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What is Mediation?

What is Mediation?

Mediation is a private process where a neutral third person (the mediator) leads a discussion with two parties with the goal of resolving a negotiation or dispute. The mediator doesn’t solve the issue for the parties, but can help the parties find a resolution that is mutually acceptable.


Mediation is especially valuable in family situations of separation, divorce and co-parenting. The legal model for divorce in this country is based on an adversarial system. In a contested divorce, the court process can deplete resources and a judge will make important decisions regarding family and property. In mediation, you keep costs to a minimum and you make mutual decisions regarding property, minor children and moving forward. If you are willing to work together and consider reasonable compromises, mediation can get you through your divorce efficiently and inexpensively. More and more couples are going to mediators before going to attorneys. We can provide you with a settlement agreement that may be taken to your attorney for review and included in your divorce. 


Mediation is an excellent option for assisting families through the difficult and usually avoided discussions of estate and end of life planning. We help families navigate logistical issues related to aging and we facilitate and guide the family through those conversations. Family members will no longer have to guess about what will happen. You can have peace of mind knowing that decisions have been made proactively instead of waiting for a crisis to strike.   

Most mediation sessions start with the parties together in a joint session with the mediator. With us, this usually happens remotely by Zoom. The mediator will describe how the process works, explain the mediator’s role and help establish ground rules and an agenda. Generally, parties alternate explaining the situation from their viewpoint and the mediator assists in identifying common ground. Sometimes the entire process takes place in one joint session. Parties may request separate sessions, with the mediator going back and forth between the parties.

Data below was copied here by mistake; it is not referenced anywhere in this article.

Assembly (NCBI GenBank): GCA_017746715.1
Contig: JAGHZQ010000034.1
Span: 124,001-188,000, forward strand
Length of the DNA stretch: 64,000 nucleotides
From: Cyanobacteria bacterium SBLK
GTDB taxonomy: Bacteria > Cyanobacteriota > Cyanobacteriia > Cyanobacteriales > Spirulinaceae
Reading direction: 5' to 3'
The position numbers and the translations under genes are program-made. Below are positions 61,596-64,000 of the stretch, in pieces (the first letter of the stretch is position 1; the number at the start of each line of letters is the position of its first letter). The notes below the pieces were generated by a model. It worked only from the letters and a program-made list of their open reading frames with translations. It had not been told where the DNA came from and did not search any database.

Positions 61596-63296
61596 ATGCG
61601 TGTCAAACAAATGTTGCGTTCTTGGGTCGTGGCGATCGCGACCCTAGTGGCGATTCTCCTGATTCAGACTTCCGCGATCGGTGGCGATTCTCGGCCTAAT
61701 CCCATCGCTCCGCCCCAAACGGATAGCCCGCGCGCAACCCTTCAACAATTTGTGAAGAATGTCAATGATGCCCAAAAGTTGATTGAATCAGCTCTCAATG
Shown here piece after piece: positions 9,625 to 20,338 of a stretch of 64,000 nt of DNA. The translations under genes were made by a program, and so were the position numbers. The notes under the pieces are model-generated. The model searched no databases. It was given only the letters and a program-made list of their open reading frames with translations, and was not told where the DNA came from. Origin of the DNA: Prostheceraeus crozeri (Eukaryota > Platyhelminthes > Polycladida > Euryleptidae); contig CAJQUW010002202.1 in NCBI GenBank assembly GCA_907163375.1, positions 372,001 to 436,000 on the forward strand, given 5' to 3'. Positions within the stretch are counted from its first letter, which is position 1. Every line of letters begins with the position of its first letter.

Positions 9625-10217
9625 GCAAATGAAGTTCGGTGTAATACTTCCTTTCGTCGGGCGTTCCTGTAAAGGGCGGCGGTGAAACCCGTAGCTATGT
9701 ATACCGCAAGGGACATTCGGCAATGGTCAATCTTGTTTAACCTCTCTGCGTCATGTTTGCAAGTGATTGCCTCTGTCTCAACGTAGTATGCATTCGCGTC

Parties often ask questions or raise issues about their legal rights and responsibilities. The mediator may assist them in clarifying positions, ask reality-testing questions and provide appropriate legal and procedural information. Mediators may offer resources and experience but may not give legal advice. A mediator may inform the parties about the mediator's experiences with a particular type of case or make known what others have chosen to do in similar situations. Parties are invited to include attorneys in the mediation process.


If an agreement is reached, the mediator will write up the agreement to clearly articulate the specifics. If both parties sign, it's enforceable in the same manner as any other written contract.


A typical mediation session lasts up to 2 hours.  

Mediation Benefits

  • Avoid Court

  • Confidential

  • Builds Cooperation

  • Convenient

  • Customized Agreement

  • Sufficient Time for Parties to be Heard 

  • Foundation for Future Problem Solving

  • Minimize Stress

  • Personalized

  • Relationship Preservation

  • Time & Money Savings

  • Voluntary


Case Examples

  • Business

  • Construction

  • Co-Parenting

  • Co-Worker Conflict

  • Custody & Support

  • Elder Care

  • Employment Conflict

  • End of Life Planning

  • Estates

  • Family Disputes

  • Landlord/Tenant

  • Neighbor Discord

  • Prenuptial & Postnuptial Agreements

  • Real Estate

  • Relationship Conflict

  • Separation & Divorce

Case Examples
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